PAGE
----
As a hardy stalker, Perrott isn’t impressed by size. Instead, her shotgun shooting is with a 20-bore. “It was my first ever gun of my own. I use it for various game shooting and also clays. It fits me really well and I get on with it so it’s never occurred to me to change it. I am only 5ft 1in so it’s far more in proportion for me to handle than my dad’s 12-bore Silver Pigeon that he used to teach me with.”
Professional shooting instructor Charlotte Morrison agrees: “I get a lot of women coming to me who have had bad experiences at the start, having a couple of lessons from their husbands, shooting his 12-bore, and not only is it big and heavy but it doesn’t fit. So I switch them down to a 20-bore to get their confidence. Once you have got going with your shooting it is really a matter of personal preference – right from .410 through 28-bore to 20 or 12. But if you are shooting only clays, and especially competition clays, a 12-bore has a much wider shot pattern leading to more broken clays. The tighter pattern of the 20-bore lends itself to desirable cleaner kills when game shooting.” Natalie Cannon took up shooting mainly as an extension of her work with spaniels, and this has certainly been her experience. “I am quite green to shooting but I really like my little 20. I have shot with it all season and had the pleasure of driven birds, walked-up and duck – and even killed a brace of geese. I have lately started to use a 12 sometimes, and I can see the advantage, but I think if I had to choose it would be the 20.”
Gunmaker Elaine Stewart, of Longthorne Guns, points out that modern 12-bores don’t have to be heavy. “We have a model that we have engineered down to just 6lb 4oz. We are using a solid block of steel to make our barrels and so we have been able to reduce recoil and muzzle flip in the guns that we build. But, to be honest, we get very, very few women coming in for a bespoke gun. Where the men are comfortable spending £20,000 to £30,000 on a gun, women don’t spoil themselves. If you think of it there is a knock-on effect because it means there aren’t the women’s guns out there for a girl to inherit in the way that a man might inherit his father’s gun.”
Anne-Marie Heelis is contributing a new woman’s gun to the legacy of female stock by having her own gun custom-built for her by Boxall & Edmiston. Given that Heelis hasn’t had to make compromises over gun selection, it is illuminating to hear her values in making her choice. She explains: “I have girl friends who shoot 12-bores and male friends who shoot 20-bores. My previous gun was from the 1920s. Then I got a Beretta 20-bore and thought I will never need to buy another gun, it will last forever. It wasn’t perfect, though. With shooting experience I formed a very clear idea of exactly what I wanted in a gun, and nothing off-the-peg had all the features I wanted. Then, at a gun show, I saw a bespoke 20-bore and it was so beautiful and also ticked all the technical boxes. I loved it, it was a work of art. I thought about it for a year, trying to justify it to myself. Both my parents died quite young and it has taught me to live in the present. So I have given it to myself as a 45th birthday present and hope to enjoy it for 30 years at least.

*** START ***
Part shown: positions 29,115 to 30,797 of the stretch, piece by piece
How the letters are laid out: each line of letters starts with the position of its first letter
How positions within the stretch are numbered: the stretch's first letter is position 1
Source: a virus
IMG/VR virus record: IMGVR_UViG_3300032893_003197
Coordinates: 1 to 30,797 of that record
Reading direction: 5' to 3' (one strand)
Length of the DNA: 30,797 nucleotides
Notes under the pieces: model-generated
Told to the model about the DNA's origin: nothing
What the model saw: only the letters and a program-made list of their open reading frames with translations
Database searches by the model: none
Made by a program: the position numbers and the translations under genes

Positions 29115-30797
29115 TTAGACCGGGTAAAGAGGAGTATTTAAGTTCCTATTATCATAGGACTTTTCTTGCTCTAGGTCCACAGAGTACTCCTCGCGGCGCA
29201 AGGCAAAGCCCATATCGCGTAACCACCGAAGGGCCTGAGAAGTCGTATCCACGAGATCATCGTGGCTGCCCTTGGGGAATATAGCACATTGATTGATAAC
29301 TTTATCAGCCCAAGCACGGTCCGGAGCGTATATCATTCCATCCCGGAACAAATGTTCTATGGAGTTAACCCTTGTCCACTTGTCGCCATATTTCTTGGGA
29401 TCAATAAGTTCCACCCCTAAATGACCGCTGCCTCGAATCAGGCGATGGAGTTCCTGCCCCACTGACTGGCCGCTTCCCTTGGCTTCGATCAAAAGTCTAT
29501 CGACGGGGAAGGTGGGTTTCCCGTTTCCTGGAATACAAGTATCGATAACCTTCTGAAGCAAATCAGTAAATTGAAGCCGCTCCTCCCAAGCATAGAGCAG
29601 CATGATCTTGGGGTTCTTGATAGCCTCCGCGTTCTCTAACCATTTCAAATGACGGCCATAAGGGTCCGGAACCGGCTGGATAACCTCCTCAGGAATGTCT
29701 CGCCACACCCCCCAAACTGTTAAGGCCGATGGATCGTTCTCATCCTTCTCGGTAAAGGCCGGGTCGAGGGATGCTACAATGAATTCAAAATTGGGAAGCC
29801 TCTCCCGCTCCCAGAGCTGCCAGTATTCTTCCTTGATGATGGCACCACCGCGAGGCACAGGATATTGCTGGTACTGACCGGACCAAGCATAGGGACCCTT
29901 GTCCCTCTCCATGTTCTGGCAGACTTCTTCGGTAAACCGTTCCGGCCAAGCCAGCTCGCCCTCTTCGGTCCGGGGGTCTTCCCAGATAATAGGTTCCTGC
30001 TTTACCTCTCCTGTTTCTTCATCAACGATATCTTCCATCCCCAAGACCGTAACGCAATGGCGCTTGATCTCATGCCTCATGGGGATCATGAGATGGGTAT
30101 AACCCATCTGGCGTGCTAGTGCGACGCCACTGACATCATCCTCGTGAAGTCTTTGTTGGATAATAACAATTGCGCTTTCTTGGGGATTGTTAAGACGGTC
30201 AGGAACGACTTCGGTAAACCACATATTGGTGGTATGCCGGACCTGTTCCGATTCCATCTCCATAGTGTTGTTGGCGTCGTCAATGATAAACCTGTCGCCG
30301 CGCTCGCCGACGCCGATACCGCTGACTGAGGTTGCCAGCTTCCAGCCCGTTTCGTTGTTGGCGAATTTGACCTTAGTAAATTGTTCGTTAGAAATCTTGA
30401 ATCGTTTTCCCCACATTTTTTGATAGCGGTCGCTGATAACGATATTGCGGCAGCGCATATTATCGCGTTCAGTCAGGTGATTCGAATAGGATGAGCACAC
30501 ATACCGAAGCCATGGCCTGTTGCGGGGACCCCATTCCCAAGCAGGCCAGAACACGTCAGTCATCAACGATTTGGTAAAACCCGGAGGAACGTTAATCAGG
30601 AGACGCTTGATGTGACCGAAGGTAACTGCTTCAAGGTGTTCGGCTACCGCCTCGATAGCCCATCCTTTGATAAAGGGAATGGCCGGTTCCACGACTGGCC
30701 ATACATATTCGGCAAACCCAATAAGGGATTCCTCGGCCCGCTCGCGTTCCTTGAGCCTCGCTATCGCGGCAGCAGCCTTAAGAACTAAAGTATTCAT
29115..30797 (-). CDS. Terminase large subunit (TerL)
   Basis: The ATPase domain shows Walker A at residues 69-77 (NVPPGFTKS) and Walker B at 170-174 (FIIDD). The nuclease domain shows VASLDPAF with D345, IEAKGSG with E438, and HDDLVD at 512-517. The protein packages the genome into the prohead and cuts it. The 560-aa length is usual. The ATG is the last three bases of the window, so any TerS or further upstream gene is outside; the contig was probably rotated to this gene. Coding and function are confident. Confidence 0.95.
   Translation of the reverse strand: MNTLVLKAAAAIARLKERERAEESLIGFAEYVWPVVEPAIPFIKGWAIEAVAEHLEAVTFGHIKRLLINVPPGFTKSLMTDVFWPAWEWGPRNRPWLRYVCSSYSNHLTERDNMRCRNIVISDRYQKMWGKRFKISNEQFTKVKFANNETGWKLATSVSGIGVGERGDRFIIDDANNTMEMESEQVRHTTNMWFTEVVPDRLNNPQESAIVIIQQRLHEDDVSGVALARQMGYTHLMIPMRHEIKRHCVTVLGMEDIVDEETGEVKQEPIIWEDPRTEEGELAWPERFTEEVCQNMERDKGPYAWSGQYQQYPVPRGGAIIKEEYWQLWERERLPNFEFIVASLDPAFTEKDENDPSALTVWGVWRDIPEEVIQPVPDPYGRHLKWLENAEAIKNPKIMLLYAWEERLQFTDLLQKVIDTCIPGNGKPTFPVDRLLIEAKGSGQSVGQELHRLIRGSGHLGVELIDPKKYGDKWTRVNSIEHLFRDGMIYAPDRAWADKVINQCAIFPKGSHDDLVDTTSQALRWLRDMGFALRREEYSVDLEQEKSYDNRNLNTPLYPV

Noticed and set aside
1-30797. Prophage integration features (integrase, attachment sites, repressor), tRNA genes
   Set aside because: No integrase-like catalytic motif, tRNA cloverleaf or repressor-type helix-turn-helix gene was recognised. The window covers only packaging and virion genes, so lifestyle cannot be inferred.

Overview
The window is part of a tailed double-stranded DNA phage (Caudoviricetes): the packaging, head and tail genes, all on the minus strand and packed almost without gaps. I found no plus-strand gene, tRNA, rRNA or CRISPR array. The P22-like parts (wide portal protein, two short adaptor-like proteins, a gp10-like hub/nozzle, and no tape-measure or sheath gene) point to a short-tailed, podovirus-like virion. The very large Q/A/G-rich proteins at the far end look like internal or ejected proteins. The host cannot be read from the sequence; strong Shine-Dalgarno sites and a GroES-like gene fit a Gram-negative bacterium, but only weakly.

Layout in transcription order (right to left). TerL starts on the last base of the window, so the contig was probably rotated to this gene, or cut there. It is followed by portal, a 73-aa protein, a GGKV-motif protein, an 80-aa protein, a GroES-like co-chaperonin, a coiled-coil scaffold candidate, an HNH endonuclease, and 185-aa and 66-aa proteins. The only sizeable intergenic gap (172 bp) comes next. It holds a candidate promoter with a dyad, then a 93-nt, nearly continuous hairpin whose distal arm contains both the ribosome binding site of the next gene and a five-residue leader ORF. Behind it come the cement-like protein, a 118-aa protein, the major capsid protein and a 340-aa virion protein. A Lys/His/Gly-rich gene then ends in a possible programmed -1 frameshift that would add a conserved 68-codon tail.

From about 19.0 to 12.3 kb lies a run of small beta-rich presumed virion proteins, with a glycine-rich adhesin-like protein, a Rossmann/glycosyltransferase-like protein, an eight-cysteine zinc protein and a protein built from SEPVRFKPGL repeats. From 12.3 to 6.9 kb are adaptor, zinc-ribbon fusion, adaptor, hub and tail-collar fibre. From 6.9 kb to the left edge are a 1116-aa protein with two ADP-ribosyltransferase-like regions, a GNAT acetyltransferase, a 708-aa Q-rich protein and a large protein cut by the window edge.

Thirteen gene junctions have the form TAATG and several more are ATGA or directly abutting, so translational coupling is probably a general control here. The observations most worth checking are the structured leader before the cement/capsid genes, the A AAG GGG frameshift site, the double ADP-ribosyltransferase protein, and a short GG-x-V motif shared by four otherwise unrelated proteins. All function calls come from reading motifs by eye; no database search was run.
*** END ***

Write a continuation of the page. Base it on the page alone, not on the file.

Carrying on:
“For me, it is just as much about how it looks, because you are handling a beautiful piece of craftsmanship. So although I wanted an over-and-under, I did still want all the craftsmanship you would expect with a traditional side-by-side – that is colour case hardening and lockplate engraving and gold filigree, and when I saw they had produced that with a round action combined with modern functionality, that is the marriage of form and function I wanted. On my previous 20-bore I was getting barrel flip, and Peter Boxall has solved this. And he has engineered a solution to the problem you get reloading so many over-and-unders that the bottom barrel isn’t always opening fully for quick reloading. I can also fire heavier loads through it without noticing any difference in recoil or the way the gun behaves. I like to be individual and I get great satisfaction from knowing that my gun is equally individual.”
Heelis has pinpointed what is probably the only real difference in the sexes when it comes to gun choice. Women are not geeky about guns. Size in itself does not impress them. Arts & Crafts designer William Morris said: “Have nothing in your houses that you do not know to be useful, or believe to be beautiful,” and we feel the same about what we have in our gun cabinets. Gender equality is all about the right to choose. Many men choose to shoot with a 20-bore or a .410. Many women shoot with a 12-bore. It’s not a question of the relative merits of the gauge, it’s all about how you identify. Personally, I identify as 20-bore, perhaps a little 12 curious.